A. We didn’t hear about California until maybe August, and the Broadway one became more of an inside joke to us for a while. We had a meeting with Des, who said, “We’re not going to talk about New York. We’re not going to acknowledge it. Just know that it is a possibility.” And higher powers were talking about what they should do with it. He said, “When I know more, you guys will know more.” That meeting happened in July. We didn’t find out anything about New York until October.
We had it, we had our summer of people coming up to us, nagging us, like, “Are you going to Broadway?” Eventually, it became a lot. It became something that we couldn’t talk about anymore. It got to a point where we always had to be on because we never knew who was going to be in the audience. All your friends would come to see you. They would be asking, “Are you going? Are you going?” It became an everyday question. Also, there were a hundred other actors who would want to be in your shoes, and you don’t want to rub it in. It was awkward. It became awkward, especially when it came to a point where we didn’t know anything anymore.
In October, we had a meeting at a really strange time, it was like 5:45 P.M. We went into a room, and there were chairs in a circle, and we were asked to put our cell phones away. Des was on vacation at the time, and he’d sent a letter to the cast. It was read out to us, and it said the show was going to Broadway, and we’d all be going with it. At 6 P.M., the announcement was released to the media and the public. In the room, there was a sense of elation! Everyone just ran to their phones, calling home, family, and friends! There were hugs, and people were saying, “We’re going to Broadway!” The sense that 23 people in that room who had never seen New York, or never even dreamed they would ever get there… the excitement in that room was just unreal! There was a moment when everybody had to cry, like the Care Bear Stare. You know, the giant rainbow? (Laughs) If I was a Care Bear and those things were real, maybe that’s what that would look like. That’s what it felt like.
La Jolla was the first thing we heard about, even before Broadway ever became a reality; the show would go to La Jolla first. We had a meeting at 4 P.M. one day, and we were thinking, “This is it! We’re going to Broadway!” And Des was there, and he said, “We’re taking the show to California!” We were like, “California? We were hoping Broadway.” But then we thought about it: “Well, we’ll be doing the show, and we’ll be on the beach in the middle of winter.” (Laughs) It was exciting. It wasn’t as exciting as the idea of being in New York, but La Jolla was awesome! Everyone who worked in that theater, everyone we came into contact with in that area, and everyone who helped us out there was awesome. They were fantastic, they were professional, and the theater was beautiful. Yeah, La Jolla was great!
Q. As your Playbill bio made clear, this was your Broadway debut. What was your first experience on a stage in front of an audience on Broadway like? Tell us about that moment right before you made your first entrance in the show!
A. Yeah! The week leading up to the first preview, we all worked hard! We were all kind of tired, and we all felt like the weight of the world was on our shoulders. We knew we had a great show, and everyone expected it to be explosive. We had nine months in Stratford, and four months in La Jolla, and people in New York heard how incredible Superstar was. When we went to La Jolla, people were raving about Superstar! And then we got to New York as if we felt we had to prove something. I don’t know if that had anything to do with the press… but we certainly felt tired, but we knew we had a good show.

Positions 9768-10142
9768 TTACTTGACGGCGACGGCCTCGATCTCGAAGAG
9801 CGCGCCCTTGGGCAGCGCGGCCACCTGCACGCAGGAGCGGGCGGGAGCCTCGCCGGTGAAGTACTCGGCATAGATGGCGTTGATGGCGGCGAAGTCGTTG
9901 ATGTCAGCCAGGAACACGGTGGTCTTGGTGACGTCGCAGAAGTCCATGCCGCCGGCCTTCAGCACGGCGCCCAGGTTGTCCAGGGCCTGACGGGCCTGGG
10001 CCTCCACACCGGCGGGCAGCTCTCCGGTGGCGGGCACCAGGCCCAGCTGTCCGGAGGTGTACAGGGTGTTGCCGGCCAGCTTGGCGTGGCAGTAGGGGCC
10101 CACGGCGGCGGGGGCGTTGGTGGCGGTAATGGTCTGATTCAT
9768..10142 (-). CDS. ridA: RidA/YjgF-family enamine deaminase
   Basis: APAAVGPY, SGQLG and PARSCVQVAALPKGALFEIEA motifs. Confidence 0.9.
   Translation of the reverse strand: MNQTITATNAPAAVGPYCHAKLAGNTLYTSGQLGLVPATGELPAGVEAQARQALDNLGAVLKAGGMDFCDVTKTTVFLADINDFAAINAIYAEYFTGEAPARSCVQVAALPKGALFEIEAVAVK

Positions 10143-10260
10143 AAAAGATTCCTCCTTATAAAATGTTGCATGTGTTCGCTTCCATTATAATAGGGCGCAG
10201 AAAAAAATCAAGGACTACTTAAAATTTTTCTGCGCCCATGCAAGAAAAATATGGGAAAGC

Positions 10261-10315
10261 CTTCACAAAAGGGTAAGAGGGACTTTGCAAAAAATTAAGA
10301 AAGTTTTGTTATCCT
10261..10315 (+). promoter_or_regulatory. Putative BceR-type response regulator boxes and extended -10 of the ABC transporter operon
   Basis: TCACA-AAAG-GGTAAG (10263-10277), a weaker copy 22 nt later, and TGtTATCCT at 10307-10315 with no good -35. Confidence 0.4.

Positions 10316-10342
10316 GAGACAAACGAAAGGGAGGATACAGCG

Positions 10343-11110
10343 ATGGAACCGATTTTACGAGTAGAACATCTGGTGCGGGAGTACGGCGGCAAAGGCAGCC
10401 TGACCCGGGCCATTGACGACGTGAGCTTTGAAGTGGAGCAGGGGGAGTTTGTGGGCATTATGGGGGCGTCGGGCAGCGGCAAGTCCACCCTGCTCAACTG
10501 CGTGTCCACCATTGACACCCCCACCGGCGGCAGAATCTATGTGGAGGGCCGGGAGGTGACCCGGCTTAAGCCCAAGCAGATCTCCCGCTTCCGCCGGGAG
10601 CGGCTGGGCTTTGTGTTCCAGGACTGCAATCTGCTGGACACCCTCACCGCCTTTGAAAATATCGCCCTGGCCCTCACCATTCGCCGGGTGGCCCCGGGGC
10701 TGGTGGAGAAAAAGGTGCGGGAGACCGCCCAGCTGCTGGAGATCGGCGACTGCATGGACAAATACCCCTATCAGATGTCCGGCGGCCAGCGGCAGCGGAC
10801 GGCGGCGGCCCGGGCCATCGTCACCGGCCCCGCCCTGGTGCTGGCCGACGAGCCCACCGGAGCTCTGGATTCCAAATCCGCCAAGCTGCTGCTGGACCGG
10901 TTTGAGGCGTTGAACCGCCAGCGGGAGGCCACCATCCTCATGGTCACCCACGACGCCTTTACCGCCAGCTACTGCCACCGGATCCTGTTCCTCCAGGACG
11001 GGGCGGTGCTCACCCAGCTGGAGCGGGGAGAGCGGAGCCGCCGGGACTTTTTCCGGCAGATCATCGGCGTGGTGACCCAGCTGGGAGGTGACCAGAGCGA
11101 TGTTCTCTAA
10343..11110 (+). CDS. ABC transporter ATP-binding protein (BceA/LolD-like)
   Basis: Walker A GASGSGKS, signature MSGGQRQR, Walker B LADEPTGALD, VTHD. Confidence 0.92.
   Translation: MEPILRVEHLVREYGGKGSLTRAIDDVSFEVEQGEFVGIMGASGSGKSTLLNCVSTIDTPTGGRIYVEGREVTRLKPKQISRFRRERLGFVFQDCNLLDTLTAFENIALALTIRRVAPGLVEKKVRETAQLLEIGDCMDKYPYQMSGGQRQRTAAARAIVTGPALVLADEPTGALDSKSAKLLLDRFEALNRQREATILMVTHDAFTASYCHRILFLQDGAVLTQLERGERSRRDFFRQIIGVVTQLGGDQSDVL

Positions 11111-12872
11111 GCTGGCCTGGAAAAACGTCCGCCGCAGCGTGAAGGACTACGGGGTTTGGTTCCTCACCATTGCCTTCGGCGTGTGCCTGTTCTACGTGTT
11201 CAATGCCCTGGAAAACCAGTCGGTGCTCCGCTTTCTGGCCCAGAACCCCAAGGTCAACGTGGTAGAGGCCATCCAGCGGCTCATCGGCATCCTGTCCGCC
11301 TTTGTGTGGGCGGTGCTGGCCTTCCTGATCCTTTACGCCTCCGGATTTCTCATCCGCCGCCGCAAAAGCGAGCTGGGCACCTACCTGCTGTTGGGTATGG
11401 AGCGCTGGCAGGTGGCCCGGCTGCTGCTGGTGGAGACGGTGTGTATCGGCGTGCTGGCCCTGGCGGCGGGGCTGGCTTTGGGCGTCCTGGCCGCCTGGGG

For the moment just before “Simon Zealotes,” I was offstage, grabbing a glass of water, fixing the makeup, placing myself behind the upstage curtain, doing a quick stretch, then heading out. I ran out onstage, and for a moment I was like, “This is really happening. This is a Broadway stage. No one can take this away from me at all.” (Laughs) When we ended that number, there was a beat of silence, and then there was an explosion in the theater. This sound of applause, and screams, and hoots and hollers! The building was freaking shaking! It got to the cast. Every single one of us was crying. Everyone was in tears. Then another rush of energy came! Cheers, applause, screams! It was unreal! And Paul’s voice was trembling because he was crying, too. We thought, “Oh my God! This is what we have! This is fantastic!” There may never be another moment like that in my life that will ever come close to that night. That was a great moment.
Q. This question applies to every segment of the run: were there ever any accidents on stage?
A. (Laughs) Yes, all the time! When we did the show in Stratford, we had the bridge that would come out and Jesus would stand on for “Superstar,” and he’d be preaching at the top of the bridge. In Stratford, it was pushed by us, manual labor; we brought it out and we pushed it back. In New York, we had extra money, we made it mechanical, so it was 3,000 times heavier than it was when we did it in Stratford, so there was no way we could push it in and out. And it broke down! That happened during the first preview. It happened four times in a row that night. We did an awesome “Simon Zealotes,” and Josh came out to do “Superstar,” and we had to stop the show four times. We’d be doing it, then we had to stop and do it again; start, stop, and do it again. You know how it would go over the audience? Well, it extended even further in New York. It would then retract, go back in, and rotate back. If it didn’t work, you couldn’t just pull the bridge back into the wings, rotate it the opposite way, rotate it back, and get it off. There was a lot of resetting of that bridge. Other than that thing, I don’t remember anything ever going horribly wrong. I think the LED wall would sometimes have a glitch in one of the panels, which would cause a strange flashing effect during the whipping scene that we would all try not to notice. Even though we tried, we couldn’t not notice it. It didn’t happen very often, but when it did, you’d be like, “I want to look back, but I can’t because I’m supposed to be looking forward!” (Laughs) But I think the bridge was the biggest pain in the butt.